I know we have to get over this and heal but I'm not ready to. It's one of the first stages of grief and we need to do it if we are Remainers. It would be totally hypocritical for me to take this stance today, feeling as I do. I need time.

Liz Kessler said...

Mary, I totally respect your view - and I do feel very similar myself. Dragging myself to this position wasn't easy, and none of it feels easy to imagine doing. In fact, it was reading a comment from a fellow author on my earlier post that inspired me to write this one. And I guess writing it made me feel slightly less despairing. But I totally get what you're saying and share much of the same sense of grief.

Christopher Vick said...

'dignity, compassion, optimism and kindness'Is that really how we need to face the future, and is it how we deal with'them'; they, who have done this terrible thing?

*pauses, scratches chin, frowns*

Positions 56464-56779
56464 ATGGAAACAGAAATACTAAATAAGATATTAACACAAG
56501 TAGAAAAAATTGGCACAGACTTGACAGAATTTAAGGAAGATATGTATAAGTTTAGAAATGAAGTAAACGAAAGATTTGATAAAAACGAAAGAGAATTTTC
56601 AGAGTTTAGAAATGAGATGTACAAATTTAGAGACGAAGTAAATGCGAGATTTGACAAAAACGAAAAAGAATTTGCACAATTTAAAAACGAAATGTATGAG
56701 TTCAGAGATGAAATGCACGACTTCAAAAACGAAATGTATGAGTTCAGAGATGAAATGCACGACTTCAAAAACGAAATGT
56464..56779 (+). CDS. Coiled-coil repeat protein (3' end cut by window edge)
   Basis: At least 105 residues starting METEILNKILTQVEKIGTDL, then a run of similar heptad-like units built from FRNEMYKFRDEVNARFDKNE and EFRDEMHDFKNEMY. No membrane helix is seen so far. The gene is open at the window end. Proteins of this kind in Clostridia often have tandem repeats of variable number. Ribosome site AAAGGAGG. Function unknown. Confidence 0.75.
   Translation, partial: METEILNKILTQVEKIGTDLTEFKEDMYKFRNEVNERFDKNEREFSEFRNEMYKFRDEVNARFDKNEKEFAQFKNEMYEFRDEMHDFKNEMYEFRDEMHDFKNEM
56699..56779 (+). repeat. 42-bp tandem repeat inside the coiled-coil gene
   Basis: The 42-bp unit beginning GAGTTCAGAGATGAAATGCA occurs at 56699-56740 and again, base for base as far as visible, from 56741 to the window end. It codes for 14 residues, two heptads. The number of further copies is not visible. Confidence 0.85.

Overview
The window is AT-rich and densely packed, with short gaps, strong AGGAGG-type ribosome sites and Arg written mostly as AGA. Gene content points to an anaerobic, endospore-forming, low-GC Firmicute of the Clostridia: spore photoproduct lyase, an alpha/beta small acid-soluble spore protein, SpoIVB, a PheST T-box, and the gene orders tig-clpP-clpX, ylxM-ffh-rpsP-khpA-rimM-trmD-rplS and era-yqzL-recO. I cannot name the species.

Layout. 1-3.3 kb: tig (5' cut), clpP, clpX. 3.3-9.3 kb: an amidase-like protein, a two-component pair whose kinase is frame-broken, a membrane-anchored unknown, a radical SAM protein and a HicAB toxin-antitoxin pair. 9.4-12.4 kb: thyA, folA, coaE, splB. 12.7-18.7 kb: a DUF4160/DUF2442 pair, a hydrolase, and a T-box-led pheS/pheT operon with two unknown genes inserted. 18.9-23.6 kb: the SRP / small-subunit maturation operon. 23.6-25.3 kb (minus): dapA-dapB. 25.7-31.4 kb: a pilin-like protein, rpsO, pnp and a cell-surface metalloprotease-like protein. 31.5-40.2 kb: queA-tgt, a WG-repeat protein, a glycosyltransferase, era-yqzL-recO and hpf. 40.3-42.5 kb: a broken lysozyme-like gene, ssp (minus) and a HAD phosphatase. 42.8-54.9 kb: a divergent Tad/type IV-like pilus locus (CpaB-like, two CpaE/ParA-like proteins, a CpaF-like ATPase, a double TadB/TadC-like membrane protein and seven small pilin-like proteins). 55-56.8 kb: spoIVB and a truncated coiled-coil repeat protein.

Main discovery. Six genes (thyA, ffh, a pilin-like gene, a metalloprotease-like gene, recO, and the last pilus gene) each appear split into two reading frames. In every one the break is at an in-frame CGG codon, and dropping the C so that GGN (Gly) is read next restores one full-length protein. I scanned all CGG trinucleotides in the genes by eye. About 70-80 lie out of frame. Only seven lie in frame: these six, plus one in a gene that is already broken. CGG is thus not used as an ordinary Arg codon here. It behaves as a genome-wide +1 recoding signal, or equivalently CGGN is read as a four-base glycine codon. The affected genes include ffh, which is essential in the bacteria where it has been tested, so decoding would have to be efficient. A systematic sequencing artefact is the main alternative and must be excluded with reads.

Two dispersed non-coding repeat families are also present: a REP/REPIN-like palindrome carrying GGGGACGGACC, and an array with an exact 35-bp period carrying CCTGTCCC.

...yes, 1000%. It's diffcult, of course - it always is, especially when we feel angry and savagely disappointed. But I agree. Finding and using such qualities really is our only hope. Pandora's box and all that.

Sue Bursztynski said...

Just a reminder,guys, of one thing this whole business has cost, apart from all the above: the life of Jo Cox. Only a few days ago and I haven't seen one blog post since the vote mention her. And the newspapers are referring to "victims" and "scalps claimed" and they only mean that this or that politician has lost his job.

Nick Green said...

Personally I would bang the table relentlessly and insist that a majority vote by people who (for the most part) did not have a clue what they were really voting for - being either wilfully misled by false information or simply incurious as to the real facts - is not democracy. It is an omnishambles. An ultrashambles.

Poor misled Brits are charging off a cliff yelling 'Freedom!' and the parts of the country that benefited most from the EU have vented upon it their anger at entirely unconnected parties. Wales voted to kick out the one influence that has kept it financially above water these past 40 years. The north east kicked out its biggest ally against uncaring UK governments.

A prime minister unseated. A continent in turmoil. A shadow cabinet resigned. No plan, no backup, no leadership. One MP dead. And it's only just begun.